How to Prevent Lost Luggage and Pack Wisely

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Here are a few tips to increase the chance of keeping your checked-in baggage safe and sound.


  • Put your name both outside and inside your bag in case your luggage tags fall off in transit; also, a copy of your itinerary inside will make it easier for an airline employee to find you if it becomes lost
  • Take a picture of your bags before you travel. You'll find having a photo of your lost luggage will be much easier than describing what your bag looks like at the claims desk
  • Pack a day's worth of clothes in your carry on--especially undergarments--so if your bags ever become lost you're not running around an unknown city looking for the essentials
  • Avoid short layovers: If you must connect through a second airport, be sure to leave enough time for you and your bags to make the next flight--a good rule of thumb is to try and leave at least an hour in between legs
  • Some airports are worse than others: Many British and U.S. airports are heavily backed-up in the wake of the foiled terrorist plot and may be more prone to misplace luggage. In general, Paris' Charles de Gaulle airport and Sydney International are among the world's worst as far as losing bags is concerned, so take heed before you fly through those airports

  • If your luggage is lost or even damaged, it's important that you file a report with the airline within 24 hours of your arrival, or else your claim could be dismissed
  • Also, if your bag is lost for good, you'll have to list all the items inside to get reimbursed, so it's important to write down what's in your bag before you fly.
  • Airlines pay a maximum of $2,800 per passenger for lost luggage on domestic flights, although each carrier's policy is different. For example, many exclude coverage of jewelry, camera equipment, and medications.
  • When delays occur, airlines usually advance passengers cash or reimburse you for necessary items like toiletries and a change of clothes, so it's important to save your receipts
  • Also, make sure to carry the address of the hotel or hotels you'll be staying at. Once the airline locates your bags, most will ship them to you free of charge so it's important that you know where they should send them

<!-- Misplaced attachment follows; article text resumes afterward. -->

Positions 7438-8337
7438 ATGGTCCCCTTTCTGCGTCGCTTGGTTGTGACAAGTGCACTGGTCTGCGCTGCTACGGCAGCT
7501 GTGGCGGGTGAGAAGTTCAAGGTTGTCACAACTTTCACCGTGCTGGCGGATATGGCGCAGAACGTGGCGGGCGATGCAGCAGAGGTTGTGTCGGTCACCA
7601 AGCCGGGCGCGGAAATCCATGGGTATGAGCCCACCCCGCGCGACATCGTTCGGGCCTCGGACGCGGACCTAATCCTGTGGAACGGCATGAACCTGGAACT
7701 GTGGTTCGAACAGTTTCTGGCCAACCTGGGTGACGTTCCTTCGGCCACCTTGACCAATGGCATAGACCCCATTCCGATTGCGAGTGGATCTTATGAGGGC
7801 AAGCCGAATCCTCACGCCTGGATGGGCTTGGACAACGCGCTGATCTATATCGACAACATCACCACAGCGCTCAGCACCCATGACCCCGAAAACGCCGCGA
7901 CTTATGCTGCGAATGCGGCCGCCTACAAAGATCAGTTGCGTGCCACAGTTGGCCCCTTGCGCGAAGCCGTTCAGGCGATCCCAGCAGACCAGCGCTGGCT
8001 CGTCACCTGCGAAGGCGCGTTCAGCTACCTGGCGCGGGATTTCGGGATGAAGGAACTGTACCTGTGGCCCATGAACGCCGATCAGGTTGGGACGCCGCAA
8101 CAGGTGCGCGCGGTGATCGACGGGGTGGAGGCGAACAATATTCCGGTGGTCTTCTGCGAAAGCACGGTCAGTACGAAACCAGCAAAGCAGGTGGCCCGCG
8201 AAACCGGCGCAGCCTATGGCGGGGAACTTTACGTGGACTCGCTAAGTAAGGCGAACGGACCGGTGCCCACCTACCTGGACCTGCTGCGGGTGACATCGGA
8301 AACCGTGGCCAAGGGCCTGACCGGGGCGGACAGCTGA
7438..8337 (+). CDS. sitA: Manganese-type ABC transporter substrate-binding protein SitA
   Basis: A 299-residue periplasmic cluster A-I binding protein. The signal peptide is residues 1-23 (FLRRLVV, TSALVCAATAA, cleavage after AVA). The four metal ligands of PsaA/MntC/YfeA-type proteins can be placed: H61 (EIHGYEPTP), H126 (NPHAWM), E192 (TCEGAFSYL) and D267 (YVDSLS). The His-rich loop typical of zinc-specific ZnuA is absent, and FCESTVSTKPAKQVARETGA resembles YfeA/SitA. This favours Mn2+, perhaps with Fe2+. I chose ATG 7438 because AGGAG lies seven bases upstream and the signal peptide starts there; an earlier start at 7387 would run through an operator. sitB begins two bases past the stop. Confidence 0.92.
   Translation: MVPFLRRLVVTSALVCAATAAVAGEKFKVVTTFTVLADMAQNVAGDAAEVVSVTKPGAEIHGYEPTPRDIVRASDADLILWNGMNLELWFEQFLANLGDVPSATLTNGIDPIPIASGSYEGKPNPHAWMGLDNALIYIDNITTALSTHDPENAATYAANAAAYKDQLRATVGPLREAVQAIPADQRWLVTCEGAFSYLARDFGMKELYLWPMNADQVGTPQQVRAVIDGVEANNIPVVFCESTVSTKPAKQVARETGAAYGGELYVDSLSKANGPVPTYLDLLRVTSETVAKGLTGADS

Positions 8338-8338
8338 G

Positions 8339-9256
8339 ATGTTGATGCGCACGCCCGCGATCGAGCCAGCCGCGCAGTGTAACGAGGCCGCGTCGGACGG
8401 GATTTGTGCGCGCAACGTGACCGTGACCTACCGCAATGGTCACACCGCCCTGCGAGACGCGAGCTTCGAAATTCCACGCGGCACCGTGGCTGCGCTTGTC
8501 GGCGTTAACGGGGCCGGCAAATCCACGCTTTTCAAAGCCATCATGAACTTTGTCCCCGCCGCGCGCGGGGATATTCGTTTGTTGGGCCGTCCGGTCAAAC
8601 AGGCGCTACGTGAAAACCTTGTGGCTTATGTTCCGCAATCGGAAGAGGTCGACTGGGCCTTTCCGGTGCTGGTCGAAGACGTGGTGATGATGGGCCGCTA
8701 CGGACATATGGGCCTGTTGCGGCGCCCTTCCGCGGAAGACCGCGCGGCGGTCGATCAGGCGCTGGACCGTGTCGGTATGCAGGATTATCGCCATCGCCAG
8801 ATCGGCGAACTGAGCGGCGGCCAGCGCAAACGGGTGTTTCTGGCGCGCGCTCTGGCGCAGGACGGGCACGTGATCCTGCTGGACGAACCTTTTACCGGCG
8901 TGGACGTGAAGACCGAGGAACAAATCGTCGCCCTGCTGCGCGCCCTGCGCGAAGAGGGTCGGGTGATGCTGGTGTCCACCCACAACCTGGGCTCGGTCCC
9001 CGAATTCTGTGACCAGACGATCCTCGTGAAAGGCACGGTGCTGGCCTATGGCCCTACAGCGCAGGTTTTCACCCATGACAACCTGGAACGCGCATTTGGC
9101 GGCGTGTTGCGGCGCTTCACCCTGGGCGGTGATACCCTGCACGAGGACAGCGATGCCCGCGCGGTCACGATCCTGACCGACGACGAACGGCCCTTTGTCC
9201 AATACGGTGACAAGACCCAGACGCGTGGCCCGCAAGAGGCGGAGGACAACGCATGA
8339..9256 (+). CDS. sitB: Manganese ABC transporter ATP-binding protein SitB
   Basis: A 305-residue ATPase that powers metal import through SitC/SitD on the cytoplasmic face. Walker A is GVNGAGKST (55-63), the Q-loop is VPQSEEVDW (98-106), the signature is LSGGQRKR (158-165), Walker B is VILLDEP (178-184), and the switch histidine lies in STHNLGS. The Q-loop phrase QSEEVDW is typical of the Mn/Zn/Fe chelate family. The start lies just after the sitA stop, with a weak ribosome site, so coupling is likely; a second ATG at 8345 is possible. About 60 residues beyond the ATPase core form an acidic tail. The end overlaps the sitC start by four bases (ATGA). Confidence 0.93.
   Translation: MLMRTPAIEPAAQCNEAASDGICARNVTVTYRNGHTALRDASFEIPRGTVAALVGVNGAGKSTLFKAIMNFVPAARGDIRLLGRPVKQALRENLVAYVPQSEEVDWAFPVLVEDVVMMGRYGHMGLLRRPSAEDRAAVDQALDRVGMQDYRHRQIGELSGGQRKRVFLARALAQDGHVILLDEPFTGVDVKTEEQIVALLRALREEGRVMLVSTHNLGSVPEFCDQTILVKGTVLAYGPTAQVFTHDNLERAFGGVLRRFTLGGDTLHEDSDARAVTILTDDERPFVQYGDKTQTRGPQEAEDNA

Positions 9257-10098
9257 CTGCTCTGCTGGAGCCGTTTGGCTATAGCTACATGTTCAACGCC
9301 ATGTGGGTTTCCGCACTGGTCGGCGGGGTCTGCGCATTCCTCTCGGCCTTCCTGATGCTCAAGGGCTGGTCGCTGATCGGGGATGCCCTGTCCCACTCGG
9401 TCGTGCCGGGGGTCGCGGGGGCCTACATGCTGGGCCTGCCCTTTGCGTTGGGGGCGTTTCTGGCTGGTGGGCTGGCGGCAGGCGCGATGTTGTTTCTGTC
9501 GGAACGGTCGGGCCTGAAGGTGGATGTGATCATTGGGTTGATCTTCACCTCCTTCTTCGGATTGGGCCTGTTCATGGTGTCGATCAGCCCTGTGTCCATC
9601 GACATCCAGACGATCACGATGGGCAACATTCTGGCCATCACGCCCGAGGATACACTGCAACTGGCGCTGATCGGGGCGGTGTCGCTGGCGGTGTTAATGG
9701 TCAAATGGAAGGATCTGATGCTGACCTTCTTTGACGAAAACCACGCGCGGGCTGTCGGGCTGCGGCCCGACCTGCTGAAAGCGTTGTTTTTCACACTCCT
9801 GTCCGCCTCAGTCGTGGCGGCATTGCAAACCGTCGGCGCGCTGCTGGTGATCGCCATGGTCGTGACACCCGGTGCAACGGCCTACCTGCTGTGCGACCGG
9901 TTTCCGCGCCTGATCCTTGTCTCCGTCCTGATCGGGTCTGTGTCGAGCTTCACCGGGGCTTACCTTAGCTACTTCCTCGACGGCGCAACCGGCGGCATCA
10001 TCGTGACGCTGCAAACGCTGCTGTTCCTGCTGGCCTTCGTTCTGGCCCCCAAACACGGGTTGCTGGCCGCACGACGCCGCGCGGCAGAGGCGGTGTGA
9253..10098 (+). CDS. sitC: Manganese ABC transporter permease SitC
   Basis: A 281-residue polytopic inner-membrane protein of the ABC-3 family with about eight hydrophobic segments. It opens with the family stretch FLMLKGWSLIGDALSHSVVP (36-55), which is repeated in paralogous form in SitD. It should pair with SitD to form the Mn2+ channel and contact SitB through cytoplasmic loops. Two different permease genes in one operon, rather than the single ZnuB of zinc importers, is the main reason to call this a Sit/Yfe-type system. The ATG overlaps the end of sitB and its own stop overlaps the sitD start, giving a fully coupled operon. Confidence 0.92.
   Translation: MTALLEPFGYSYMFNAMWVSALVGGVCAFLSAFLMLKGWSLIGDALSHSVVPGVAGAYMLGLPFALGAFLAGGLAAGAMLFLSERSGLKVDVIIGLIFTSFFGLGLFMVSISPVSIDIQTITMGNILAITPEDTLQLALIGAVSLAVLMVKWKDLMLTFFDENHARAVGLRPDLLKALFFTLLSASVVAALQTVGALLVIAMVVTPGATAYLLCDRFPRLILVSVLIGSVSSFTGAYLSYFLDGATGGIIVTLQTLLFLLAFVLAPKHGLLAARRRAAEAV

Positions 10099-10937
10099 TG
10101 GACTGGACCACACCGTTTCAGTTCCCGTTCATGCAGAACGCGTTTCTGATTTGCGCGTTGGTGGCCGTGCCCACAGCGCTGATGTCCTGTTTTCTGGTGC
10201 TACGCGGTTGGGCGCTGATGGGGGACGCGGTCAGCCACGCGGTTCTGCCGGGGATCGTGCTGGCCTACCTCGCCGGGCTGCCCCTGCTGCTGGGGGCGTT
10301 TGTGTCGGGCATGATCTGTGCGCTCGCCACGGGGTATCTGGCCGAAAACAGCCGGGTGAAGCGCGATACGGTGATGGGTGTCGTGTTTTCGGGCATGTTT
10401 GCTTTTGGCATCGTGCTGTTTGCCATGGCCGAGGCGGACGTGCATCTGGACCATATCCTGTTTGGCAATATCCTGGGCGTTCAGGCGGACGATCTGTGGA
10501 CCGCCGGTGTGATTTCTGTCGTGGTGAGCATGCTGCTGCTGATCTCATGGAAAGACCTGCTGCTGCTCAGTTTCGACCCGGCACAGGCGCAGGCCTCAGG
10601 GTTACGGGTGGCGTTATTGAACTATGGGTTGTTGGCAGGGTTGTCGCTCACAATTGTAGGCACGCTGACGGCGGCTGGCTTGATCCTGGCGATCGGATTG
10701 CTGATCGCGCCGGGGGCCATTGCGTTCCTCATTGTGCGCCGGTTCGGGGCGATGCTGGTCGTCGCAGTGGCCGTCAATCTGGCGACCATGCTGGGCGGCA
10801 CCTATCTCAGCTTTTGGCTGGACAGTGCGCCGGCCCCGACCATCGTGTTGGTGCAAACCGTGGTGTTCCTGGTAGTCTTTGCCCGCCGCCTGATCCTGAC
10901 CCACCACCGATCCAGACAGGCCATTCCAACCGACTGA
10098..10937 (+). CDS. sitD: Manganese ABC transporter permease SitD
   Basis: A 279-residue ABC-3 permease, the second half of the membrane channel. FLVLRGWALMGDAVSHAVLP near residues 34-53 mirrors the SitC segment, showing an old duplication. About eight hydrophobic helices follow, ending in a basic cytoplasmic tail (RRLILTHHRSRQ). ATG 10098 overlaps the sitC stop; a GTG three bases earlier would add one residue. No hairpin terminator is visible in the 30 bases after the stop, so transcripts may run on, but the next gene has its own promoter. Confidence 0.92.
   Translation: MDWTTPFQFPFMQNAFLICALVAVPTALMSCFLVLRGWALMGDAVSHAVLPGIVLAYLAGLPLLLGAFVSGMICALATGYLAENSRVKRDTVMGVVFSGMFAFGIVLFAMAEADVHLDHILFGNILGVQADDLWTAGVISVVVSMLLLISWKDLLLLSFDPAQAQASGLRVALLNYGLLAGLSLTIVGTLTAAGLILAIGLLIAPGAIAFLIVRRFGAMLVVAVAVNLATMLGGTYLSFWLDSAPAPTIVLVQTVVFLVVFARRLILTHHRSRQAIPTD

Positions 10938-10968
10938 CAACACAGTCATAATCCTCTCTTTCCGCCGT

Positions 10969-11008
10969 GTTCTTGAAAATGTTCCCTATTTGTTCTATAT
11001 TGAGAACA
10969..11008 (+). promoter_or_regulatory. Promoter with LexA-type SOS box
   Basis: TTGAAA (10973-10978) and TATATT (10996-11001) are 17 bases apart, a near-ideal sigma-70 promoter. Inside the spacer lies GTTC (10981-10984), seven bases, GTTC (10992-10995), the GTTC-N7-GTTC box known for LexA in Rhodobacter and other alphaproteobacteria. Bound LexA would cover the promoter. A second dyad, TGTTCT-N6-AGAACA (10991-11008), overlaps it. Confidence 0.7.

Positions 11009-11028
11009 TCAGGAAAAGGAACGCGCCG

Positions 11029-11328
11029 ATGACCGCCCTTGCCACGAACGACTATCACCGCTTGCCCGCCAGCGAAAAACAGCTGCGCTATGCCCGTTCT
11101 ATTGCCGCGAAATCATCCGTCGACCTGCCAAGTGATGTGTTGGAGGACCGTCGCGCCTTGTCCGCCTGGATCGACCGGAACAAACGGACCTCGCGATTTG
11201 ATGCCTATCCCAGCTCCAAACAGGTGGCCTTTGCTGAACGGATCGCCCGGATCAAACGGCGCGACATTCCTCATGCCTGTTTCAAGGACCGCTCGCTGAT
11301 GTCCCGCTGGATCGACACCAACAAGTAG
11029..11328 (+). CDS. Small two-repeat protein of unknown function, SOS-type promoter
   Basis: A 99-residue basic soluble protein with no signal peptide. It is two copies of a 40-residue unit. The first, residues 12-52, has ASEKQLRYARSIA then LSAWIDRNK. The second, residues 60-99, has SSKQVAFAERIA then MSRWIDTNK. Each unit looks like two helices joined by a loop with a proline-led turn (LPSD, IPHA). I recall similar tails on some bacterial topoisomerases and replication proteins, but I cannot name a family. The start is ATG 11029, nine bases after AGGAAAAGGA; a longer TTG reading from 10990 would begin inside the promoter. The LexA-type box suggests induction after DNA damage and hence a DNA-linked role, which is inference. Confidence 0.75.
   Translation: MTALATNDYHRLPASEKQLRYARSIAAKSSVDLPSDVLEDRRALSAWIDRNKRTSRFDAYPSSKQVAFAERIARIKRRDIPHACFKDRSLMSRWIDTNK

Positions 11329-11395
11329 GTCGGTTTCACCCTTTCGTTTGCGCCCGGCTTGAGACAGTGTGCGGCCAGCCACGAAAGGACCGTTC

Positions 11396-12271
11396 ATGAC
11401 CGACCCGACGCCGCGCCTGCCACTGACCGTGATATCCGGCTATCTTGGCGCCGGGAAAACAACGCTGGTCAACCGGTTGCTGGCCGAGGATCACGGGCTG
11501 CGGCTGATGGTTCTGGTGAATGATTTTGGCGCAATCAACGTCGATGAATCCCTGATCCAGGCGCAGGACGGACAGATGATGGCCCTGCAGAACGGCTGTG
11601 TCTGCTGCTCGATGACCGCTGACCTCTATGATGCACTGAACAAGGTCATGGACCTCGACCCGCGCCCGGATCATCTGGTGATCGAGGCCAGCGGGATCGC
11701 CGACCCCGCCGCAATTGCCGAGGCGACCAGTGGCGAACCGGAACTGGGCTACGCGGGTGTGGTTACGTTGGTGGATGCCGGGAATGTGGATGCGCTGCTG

• There is hope: In 98 percent of lost luggage situations, bags are eventually recovered, most within the first 24 to 48 hours.

    1. All the airlines have cut back on weight allowances¿if you check more than 50 pounds in a bag, you'll have to pay a fee (except for JetBlue, where the limit is 70 pounds), so pack light!

    2. Pack chronologically. If you know you're going to be golfing on your last day, pack it at the bottom.

    3. Put at least one outfit of yours in your companion's bag, and that way, if the airline loses your bag (or your companion's), you each at least have something to wear.

    4. Share the luggage load in general. When you travel with a group, decide ahead of time who's going to bring what. If you're sharing a suite or have adjoining rooms, you don't need multiple hair dryers and umpteen bottles of shampoo.

    5. Dry-cleaning bags stop clothes from wrinkling. Slide each garment into its own bag (leave the hanger at home) and place them flat on your bed, one on top of another. Then carefully fold the entire stack to fit it in your suitcase. Once you get to your hotel, hang everything up as soon as you reasonably can.

    6. Put shoes inside those plastic bags that the newspapers are delivered in. They're sturdy, just the right shape (long and thin), and at the end of the trip you can just throw the bags away. In fact, regular household items like soap dishes, film canisters, and contact lens cases can be used to hold delicate things like jewelry and small doses of over-the-counter medications.

    7. Place heavy items at the end of the suitcase that will be at the bottom when the suitcase is standing on end. This way the weight will hold the bag upright and it won't tip over.

    8. We love Ziploc bags! We use them for everything. To hold toiletries prone to ooze, to hold cell phones and wallets when we're on water rides at amusement parks, to hold umbrellas when they're wet but we don't want to carry them.

    9. Pack things inside of other things. Women's shoes inside of men's shoes, a camera inside a pair of shoes, etc.

    10. Pack a swimsuit in your carry on. If you're going on a cruise, you'll be able to hit the pool when everybody else is waiting for their baggage to be delivered to their cabins. And if your luggage is lost, you'll at least be able to swim.

    11. Consider shipping stuff ahead, especially baby supplies. You can order them from a company called and they'll be delivered to your hotel.

    14. Write a master packing list on your computer; it should include everything you might pack for any given trip. Then, when you're going on a specific trip, you can cross off the stuff you won't need¿and you don't have to write up a new list for the next trip.

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